"I never intended to be a barber," said Jim Brothers of Marshalltown with a straight face.
But a barber he became, and Friday he celebrated his 50th year in the profession.
And 30 minutes after opening Jim was busy - there was much hair on the floor and the telephone was ringing frequently at his business - Jim's Barbershop, 8 W. Church St. in Marshalltown.
T-R PHOTO BY MIKE DONAHEY
Customers, family and friends of Marshalltown barber Jim Brothers, seated, are shown in his business, 8 W. Church St., Wednesday morning. The group surprised Brothers with a cake, balloon, beverages and memorabilia to acknowledge his 50th anniversary in the profession. The Marshall County native began his career in Marshalltown at Rose’s Barbershop at 106 S. Center St. in 1963.
The day's appointment book was filling up - a barber's delight.
Two days before, approximately 20 customers, friends and family, dropped in and surprised Jim with a huge, colorful cake celebrating his career, while fittingly, he cut a customer's hair.
Spouse Teddi Brothers and daughters Tina Weber and Jodi Hindgardner were along and helped organize the event with some of his long-time customers.
Bill Bonzer was one - he's been a customer of Jim's for 50 years.
So are many others.
"I come to Jim because he knows how to do a flat top," said Jim Fiscus of Marshalltown on Friday while Brothers cut his hair.
From flat tops of the early 1960s to men's long hair in the 1970s and then back to the flat top in recent years, Jim has seen it all.
One thing that never changed was Jim's creed of taking care of his customers.
"Jim has shown his love and loyalty to his aging customers by cutting their hair at nursing homes," said Teddi. "And if they are ill he has often times gone to their homes."
Youngsters get his personal touch as well.
"Children always enjoy getting a few pennies from Jim to use in his shop's old-fashioned bubble gum machine," said Teddi.
Brothers has also given free haircuts for job seekers at Marshalltown's House of Compassion - the town's homeless shelter.
An elderly tenant, the late Frank Vest, who lived above his shop at a previous location had no family.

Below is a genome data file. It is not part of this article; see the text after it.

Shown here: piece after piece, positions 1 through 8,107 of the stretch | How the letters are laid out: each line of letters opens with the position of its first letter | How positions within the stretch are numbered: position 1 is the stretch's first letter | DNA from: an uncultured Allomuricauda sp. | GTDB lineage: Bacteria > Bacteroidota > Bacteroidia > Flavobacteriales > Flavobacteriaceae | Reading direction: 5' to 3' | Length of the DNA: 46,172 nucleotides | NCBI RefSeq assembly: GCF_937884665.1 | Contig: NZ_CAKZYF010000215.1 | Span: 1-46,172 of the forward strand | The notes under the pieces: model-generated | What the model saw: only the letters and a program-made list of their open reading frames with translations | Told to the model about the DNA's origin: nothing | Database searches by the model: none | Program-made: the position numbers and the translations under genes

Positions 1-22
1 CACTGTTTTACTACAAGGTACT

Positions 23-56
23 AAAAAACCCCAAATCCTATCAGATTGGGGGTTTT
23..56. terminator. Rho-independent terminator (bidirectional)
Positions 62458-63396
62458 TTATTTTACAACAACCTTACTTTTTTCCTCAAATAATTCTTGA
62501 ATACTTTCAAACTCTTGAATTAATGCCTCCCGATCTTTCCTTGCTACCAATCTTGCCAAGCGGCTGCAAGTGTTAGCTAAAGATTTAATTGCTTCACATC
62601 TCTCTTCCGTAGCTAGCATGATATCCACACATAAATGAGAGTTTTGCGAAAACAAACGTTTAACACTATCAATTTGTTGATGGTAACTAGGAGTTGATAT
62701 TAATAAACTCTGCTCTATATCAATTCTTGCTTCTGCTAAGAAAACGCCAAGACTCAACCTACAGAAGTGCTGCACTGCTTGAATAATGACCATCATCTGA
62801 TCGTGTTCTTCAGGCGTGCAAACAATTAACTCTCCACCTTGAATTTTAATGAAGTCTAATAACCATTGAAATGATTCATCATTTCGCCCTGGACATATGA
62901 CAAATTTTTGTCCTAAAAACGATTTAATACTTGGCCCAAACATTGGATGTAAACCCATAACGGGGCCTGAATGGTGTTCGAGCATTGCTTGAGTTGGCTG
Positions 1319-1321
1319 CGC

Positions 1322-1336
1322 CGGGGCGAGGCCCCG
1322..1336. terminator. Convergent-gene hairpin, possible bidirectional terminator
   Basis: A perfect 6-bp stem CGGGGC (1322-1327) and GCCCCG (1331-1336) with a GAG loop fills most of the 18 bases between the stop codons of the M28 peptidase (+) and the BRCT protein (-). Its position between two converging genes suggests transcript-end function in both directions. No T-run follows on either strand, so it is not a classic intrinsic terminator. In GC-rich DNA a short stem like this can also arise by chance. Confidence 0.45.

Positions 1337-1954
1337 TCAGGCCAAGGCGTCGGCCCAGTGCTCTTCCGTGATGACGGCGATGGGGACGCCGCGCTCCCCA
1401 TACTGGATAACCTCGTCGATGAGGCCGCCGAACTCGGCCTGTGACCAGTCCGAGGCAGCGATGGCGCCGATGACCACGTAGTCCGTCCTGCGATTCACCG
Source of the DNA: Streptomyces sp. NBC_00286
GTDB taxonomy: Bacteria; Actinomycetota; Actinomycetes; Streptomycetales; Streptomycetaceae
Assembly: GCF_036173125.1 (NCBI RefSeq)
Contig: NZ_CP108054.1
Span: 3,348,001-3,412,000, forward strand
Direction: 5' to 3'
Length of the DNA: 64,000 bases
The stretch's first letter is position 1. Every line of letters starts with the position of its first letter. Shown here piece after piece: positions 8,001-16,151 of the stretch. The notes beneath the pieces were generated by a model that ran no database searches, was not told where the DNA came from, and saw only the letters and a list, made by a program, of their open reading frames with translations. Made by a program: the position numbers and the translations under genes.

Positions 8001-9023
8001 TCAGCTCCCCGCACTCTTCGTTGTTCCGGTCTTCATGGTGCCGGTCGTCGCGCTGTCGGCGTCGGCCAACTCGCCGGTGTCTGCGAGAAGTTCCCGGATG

Jim befriended him, gave him odd jobs to do around the shop, and then took care of him when he fell ill.
"When Vest passed away, Jim made sure he received a proper burial," said Teddi. "Several of Jim's friends, his minister and Vest's friends arranged a graveside service."
Growing up on the family farm five miles east of town, Jim knew he wanted to be in business for himself.
Ironically, taking over the farm was not possible he said, because there wasn't enough land for all.
Electronics school seemed an interesting option, but watching a movie of a television repairman soldering dissuaded him.
A barber suggested attending barber school, and Jim followed his advice.
He enrolled in a Des Moines school, but came home on weekends to help on the family farm.
"I rented a room at the Des Moines YMCA-YWCA and walked to school," he said. "I figured I had nothing to lose, if barbering didn't work out I would try something else."
After 50 years, he's cutting the hair for second generations of folks he serviced years ago.
A grandfather himself, he quit working on Saturdays - after 40 years of dutifully working them- so he could take in some of his grandchildren's activities.
"Jim finally gave them up a few years ago," Teddi said. "He now works Tuesday through Friday. That was hard for him to do as he worried about what was best for his customers."
Kem Wilkening of Marshalltown has been cutting hair beside Jim for 29 years.
She was hired by Brothers and has earned his admiration and respect.
"Jim often teases Kem about being the boss," Teddi said. "Kem is a gem at Jim's Barbershop."
Their relationship is a special one after many years.
Jim's career has not gone unnoticed by other hair care professionals.
One is veteran beautician and businesswoman Marla Grabenbauer, owner of Marla's Headliner on Main Street.
"Jim has been very successful," said Grabenbauer. "He is a great guy, his customers like him, and he has treated his clients like family ... he's been a fair and honest businessman."